For short distances, moto-taxis are the cheapest and fastest methods of travel, providing you find a driver who follows at least some of the road rules. Insist on wearing a helmet  – there are plenty of moto-taxis who carry passenger helmets so don’t bother getting on a bike that doesn’t. Make sure you agree on a price beforehand and hone your haggling skills, as price bumping for non-locals is pandemic.

Make some new friends

Outside of the cities, English speakers are few and far between and a few words of the local language can go a long way. Confusingly, Indonesians speak a range of different languages depending on the region – Balinese, Javanese, Sudanese, even Dutch in some villages – but Bahasa Indonesia is the official language and is widely spoken and understood. Bahasa Indonesia is a surprisingly easy language to master – it uses no tenses, phonetic spelling (just remember the ‘c’ is pronounced ‘ch’) and is one of the few non-tonal Asian languages. For starters, try ‘Selamat Pagi’ (good morning), ‘Terima Kasih’ (thank you) and ‘Nama saya’ (my name is).

The Indonesia Australia Language Foundation offers starter classes in several locations around the country or else ask at your guesthouse for a local tutor. If you’re planning to travel outside of the major tourist resorts a Lonely Planet phrasebook makes a worthwhile backpack addition.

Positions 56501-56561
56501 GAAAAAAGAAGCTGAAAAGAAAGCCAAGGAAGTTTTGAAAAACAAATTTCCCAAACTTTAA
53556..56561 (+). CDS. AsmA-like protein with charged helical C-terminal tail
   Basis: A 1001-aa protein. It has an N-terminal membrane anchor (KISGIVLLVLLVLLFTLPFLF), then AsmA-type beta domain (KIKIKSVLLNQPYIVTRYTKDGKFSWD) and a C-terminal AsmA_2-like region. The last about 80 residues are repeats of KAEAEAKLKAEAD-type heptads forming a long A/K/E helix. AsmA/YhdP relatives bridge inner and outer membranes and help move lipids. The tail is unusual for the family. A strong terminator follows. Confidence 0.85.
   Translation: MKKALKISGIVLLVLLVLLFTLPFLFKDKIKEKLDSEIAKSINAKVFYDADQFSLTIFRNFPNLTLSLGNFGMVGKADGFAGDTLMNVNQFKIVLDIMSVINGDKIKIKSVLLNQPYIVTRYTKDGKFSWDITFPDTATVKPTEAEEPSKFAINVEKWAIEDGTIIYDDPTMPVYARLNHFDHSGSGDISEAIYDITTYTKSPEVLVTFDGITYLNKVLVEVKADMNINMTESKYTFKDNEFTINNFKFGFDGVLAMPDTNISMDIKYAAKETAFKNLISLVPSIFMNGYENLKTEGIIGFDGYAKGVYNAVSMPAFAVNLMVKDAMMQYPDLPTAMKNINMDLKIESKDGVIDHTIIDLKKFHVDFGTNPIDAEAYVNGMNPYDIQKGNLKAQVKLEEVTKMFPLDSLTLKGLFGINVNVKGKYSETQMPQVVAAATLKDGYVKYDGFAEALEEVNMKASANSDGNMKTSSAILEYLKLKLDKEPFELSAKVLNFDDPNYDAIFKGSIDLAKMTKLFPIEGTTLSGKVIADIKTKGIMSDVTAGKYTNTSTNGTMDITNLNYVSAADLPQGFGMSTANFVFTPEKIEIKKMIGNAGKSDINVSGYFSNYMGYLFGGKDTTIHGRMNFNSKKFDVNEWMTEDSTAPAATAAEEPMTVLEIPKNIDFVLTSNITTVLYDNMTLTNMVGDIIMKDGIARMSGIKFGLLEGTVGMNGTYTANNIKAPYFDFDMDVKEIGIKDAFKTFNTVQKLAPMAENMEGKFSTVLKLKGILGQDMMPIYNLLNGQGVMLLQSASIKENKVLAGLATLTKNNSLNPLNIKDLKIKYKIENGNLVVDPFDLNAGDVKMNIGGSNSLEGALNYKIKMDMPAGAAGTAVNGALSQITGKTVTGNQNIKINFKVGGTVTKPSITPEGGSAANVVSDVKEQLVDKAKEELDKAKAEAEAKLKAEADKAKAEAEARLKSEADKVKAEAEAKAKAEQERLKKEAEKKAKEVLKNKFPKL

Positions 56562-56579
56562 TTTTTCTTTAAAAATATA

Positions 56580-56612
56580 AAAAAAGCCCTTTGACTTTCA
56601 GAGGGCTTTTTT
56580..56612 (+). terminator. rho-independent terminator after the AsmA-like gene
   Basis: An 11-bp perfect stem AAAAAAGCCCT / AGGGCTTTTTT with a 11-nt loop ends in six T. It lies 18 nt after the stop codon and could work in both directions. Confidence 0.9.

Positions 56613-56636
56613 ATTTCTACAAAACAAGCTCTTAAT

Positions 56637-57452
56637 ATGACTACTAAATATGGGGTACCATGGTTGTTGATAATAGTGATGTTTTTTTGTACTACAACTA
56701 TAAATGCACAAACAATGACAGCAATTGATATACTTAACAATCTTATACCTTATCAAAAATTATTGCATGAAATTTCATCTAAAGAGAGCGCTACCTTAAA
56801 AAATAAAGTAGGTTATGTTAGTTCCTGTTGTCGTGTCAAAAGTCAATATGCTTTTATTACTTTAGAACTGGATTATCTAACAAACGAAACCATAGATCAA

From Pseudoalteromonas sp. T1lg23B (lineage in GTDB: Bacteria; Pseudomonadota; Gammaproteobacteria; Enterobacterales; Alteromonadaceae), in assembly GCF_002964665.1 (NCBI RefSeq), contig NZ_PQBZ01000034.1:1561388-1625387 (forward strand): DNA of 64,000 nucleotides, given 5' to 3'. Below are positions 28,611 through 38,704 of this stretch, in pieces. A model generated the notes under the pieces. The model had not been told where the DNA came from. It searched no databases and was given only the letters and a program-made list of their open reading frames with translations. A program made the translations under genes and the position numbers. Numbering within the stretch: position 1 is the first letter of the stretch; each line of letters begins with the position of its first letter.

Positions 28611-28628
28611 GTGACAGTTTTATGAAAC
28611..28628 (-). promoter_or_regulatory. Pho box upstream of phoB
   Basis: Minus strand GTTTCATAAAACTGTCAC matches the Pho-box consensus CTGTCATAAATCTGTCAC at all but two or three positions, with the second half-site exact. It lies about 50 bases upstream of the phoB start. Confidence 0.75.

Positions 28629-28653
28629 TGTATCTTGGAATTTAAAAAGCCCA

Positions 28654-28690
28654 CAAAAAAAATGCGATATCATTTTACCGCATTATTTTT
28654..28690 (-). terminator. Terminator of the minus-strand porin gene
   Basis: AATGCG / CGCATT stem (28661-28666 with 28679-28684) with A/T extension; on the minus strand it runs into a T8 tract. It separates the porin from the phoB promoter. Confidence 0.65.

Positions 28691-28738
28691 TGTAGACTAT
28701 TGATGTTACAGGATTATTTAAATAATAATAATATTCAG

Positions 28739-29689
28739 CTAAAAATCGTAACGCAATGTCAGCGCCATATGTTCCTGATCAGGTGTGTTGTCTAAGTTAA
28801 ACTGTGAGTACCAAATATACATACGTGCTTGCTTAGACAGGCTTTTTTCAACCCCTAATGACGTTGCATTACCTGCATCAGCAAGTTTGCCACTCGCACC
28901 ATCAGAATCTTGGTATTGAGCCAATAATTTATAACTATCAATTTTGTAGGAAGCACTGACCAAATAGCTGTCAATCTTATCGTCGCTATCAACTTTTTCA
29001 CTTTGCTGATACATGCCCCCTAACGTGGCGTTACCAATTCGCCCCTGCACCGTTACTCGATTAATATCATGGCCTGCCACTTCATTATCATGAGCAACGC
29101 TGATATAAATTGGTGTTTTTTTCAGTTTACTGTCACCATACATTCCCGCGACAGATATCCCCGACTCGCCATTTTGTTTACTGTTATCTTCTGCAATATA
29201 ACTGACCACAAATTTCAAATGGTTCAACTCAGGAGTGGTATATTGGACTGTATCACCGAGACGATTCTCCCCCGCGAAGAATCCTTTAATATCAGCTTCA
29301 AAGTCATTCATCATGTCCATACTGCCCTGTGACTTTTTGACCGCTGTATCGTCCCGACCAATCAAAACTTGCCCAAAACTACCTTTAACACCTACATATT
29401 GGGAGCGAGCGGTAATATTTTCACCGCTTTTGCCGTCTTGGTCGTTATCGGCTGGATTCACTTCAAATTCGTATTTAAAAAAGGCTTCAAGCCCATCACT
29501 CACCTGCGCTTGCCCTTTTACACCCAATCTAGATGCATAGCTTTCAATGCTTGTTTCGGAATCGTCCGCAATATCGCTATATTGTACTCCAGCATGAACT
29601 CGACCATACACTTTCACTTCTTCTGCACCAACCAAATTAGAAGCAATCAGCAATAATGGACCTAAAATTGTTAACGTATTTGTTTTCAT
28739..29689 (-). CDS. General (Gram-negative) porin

Read more about The Art of Traveling in Developing Countries. Or, book your flights to Bali, find hostels in Bali, and plan your trip with our Bali travel guide.

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Leave a Comment

  • Pricia Talita Tavivania said at 2013-02-06T12:10:02+0000: you guys can always have more information about Indonesia on http://www.jakpost.travel/ :)
  • Indohoy Travelguide said at 2013-01-23T07:08:41+0000: moto-taxi a.k.a. ojek :) http://indohoy.com/blog201009ojeg-alternative-transportation/.
  • Suarma Utia said at 2013-01-23T09:59:30+0000: Nice story, by the way the sticky rice is called Lemper, not Lempur :)

Older comments on How to Travel Like a Local in Indonesia

jessus
09 February 2011

Really enjoyed this article. I’ve been intrigued with the less-touristed side of Indonesia ever since I read “Tales of a Female Nomad” by Rita Golden Gelman, and this article just further sparks my interest.